Technology Standards Offer Opportunities for Stronger Partnerships Between Vendors
Creating products that adhere to interoperability standards helps contain research and development costs as well as enhance their appeal to potential customers. Meeting those standards also offers opportunities for developing and strengthening partnerships between vendors.
An example of that synergy occurred at the IMS Global Learning Consortium’s annual Learning Impact 2010 conference.
Our product is really geared to allowing faculty to create content in a variety of learning management systems (LMS),” said Sue Evans, CEO and co-founder of SoftChalk, a leading provider of content authoring software for educators. “We have been adding the Common Cartridge capability to our product and last spring, at the conference, was the first time we were able to demonstrate our CC packaging feature. We wanted to see if we could take content produced on the fly during the conference and actually import it into a variety of different LMS. We were able to demonstrate that the content flowed easily into Moodle, Angel, Desire2Learn and some other systems.”
During one of the breaks, Evans was introduced to Rick Tomlinson, Product Manager, Academic Solutions for Jenzabar®, Inc., who informed her that Jenzabar’s e-Racer® learning management system conformed to CC standards. “I had some content we had created on a thumb drive and suggested to Rick that we should give it a try and see if it worked in their system. He popped it in, up came the content, and away we went.”
At the EDUCAUSE conference in fall 2010, Tomlinson was conducting a presentation in Jenzabar’s booth of their e-Racer LMS when it occurred to him that it would be great to demonstrate how easy it is to import content created in SoftChalk. “I tracked her down in their booth to see if we could use their product as part of our demonstration. Again, she had a couple things she saved for us in CC format and we demoed it in our presentation. The potential customers were pretty impressed and we’ve been using SoftChalk cartridges ever since.”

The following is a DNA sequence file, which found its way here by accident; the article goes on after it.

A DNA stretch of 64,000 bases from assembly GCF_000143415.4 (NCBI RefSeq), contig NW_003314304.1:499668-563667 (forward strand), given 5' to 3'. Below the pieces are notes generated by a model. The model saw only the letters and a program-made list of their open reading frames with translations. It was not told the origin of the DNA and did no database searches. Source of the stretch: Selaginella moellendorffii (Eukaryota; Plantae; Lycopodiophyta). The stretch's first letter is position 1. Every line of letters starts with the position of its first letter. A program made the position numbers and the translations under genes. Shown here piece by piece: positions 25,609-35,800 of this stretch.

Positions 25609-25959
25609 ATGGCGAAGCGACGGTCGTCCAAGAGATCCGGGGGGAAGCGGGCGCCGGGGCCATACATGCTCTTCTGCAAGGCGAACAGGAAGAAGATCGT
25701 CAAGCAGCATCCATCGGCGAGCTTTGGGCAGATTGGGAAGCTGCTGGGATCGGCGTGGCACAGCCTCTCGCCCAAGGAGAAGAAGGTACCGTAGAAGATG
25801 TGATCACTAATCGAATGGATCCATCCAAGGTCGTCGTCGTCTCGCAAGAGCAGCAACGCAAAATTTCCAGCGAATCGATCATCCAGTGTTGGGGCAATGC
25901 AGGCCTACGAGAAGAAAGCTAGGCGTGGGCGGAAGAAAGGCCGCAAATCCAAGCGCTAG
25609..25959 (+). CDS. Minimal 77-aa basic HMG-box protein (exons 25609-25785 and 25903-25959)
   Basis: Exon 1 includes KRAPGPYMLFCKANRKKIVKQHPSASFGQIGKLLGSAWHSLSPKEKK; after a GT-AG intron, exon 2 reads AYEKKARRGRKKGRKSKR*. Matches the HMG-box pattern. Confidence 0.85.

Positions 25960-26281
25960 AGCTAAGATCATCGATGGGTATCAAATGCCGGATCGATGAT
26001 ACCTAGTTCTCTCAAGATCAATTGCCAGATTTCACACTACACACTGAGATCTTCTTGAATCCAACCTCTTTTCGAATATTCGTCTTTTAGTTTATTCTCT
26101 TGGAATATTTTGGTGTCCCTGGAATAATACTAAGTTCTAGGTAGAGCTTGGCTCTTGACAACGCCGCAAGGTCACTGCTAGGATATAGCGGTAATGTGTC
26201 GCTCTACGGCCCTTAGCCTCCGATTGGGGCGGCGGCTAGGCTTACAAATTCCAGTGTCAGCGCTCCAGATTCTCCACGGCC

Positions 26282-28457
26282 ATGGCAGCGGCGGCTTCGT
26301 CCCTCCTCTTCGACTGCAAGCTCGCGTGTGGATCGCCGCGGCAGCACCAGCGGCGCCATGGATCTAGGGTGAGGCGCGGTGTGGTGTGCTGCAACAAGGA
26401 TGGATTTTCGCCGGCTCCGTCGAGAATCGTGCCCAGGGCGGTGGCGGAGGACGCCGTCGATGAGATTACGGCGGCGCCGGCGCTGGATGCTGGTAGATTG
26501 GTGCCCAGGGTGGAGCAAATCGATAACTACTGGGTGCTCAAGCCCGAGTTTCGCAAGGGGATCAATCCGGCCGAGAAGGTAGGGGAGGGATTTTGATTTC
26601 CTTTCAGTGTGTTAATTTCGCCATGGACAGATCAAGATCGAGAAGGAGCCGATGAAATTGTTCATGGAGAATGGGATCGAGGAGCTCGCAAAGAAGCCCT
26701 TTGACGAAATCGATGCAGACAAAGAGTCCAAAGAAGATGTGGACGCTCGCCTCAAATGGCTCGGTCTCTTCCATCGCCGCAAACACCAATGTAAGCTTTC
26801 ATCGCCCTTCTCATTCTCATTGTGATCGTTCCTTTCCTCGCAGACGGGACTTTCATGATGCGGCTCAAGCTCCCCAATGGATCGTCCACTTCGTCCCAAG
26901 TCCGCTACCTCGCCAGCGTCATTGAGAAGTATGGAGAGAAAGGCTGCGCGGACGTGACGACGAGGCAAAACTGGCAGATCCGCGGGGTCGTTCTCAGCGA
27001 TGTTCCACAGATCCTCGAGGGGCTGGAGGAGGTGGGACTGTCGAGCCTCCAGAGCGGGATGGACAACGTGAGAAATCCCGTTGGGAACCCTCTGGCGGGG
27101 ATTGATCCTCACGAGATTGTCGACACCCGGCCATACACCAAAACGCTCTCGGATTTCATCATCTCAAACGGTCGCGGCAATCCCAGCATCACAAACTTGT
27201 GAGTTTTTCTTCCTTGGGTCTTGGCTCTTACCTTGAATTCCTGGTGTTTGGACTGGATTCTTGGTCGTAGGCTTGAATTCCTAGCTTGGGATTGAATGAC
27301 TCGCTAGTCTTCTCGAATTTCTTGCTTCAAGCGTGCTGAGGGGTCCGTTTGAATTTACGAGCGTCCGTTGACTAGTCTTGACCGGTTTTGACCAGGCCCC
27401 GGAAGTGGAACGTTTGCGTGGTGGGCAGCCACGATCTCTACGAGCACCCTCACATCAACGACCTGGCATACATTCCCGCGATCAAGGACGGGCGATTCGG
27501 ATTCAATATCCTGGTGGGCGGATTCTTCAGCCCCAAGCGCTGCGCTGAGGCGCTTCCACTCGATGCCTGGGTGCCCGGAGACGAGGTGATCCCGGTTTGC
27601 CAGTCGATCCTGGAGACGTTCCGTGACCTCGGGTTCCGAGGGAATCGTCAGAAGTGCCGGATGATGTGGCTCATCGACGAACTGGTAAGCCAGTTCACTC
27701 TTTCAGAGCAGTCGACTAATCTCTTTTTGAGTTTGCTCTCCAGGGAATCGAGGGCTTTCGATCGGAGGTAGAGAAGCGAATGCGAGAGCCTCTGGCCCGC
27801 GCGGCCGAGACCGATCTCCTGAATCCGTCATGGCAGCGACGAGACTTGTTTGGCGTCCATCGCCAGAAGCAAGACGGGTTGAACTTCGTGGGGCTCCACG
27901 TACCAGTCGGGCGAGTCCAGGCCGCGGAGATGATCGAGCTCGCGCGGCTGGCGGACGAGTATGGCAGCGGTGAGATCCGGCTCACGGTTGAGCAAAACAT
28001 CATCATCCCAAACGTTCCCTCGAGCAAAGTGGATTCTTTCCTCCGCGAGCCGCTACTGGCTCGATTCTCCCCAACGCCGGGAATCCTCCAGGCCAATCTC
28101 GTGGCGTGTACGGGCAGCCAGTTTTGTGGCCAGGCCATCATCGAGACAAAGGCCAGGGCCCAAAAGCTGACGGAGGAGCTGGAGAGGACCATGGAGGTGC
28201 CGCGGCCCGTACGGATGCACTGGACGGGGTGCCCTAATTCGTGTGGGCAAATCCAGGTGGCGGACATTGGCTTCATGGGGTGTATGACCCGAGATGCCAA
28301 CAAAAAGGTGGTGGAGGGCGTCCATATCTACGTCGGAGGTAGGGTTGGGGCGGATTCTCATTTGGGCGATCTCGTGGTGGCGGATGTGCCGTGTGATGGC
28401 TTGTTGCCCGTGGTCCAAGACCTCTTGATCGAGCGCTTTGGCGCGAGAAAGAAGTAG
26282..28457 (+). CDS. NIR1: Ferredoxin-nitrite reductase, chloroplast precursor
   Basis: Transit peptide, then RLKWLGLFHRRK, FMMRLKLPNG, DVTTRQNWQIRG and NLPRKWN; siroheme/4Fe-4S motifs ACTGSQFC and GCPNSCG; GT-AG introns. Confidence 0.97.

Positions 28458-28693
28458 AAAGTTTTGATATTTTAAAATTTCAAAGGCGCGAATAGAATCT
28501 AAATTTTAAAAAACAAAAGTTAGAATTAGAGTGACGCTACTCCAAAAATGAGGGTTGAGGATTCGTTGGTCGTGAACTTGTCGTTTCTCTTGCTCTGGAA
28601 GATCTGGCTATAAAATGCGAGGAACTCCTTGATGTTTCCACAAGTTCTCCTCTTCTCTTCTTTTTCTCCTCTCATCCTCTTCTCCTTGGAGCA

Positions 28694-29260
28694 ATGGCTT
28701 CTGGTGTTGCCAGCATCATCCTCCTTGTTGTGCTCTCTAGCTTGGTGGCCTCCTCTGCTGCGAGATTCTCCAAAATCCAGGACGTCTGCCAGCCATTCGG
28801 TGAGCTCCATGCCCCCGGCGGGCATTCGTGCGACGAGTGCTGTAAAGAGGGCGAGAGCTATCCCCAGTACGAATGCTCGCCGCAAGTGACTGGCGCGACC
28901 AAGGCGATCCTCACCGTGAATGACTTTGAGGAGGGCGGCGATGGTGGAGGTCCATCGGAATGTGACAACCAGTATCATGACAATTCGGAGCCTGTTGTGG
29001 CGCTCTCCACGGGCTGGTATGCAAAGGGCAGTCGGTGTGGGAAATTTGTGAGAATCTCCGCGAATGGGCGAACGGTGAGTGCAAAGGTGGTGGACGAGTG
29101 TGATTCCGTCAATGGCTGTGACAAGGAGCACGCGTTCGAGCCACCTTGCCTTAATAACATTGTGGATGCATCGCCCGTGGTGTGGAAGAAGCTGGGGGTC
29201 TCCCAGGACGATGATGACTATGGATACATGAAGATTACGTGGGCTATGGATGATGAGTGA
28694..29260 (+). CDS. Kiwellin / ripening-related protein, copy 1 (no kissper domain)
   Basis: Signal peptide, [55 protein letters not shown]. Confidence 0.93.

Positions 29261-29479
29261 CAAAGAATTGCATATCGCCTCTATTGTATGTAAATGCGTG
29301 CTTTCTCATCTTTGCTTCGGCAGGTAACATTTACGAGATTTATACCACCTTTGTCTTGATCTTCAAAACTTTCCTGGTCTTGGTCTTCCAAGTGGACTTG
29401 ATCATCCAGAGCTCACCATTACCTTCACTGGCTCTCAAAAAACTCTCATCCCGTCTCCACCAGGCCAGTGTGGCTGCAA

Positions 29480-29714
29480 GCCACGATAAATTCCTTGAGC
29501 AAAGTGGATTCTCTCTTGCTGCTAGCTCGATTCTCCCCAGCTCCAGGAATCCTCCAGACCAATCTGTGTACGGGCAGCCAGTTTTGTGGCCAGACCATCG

Both Tomlinson and Evans said they are interested in exploring additional marketing opportunities between their two companies. “Our vision for e-Racer is to be a model of interoperability and we have placed our bets on IMS,” said Tomlinson. “We think that is the way we need to go and we believe that the organization offers the best solution for bringing us all together in a common format.” He added that whenever they are talking to potential customers, they talk about the fact that their offerings are IMS certified and explain the benefits of the process.
Evans said adhering to interoperability standards helps contain research and development costs. “It’s one of the reasons why a small company like ours can create a product that can work easily in the various systems. If we had to write custom integration with every LMS, there isn’t any way that we would be able to provide as much integration and support as we are currently able to do. It’s been a big help to us.”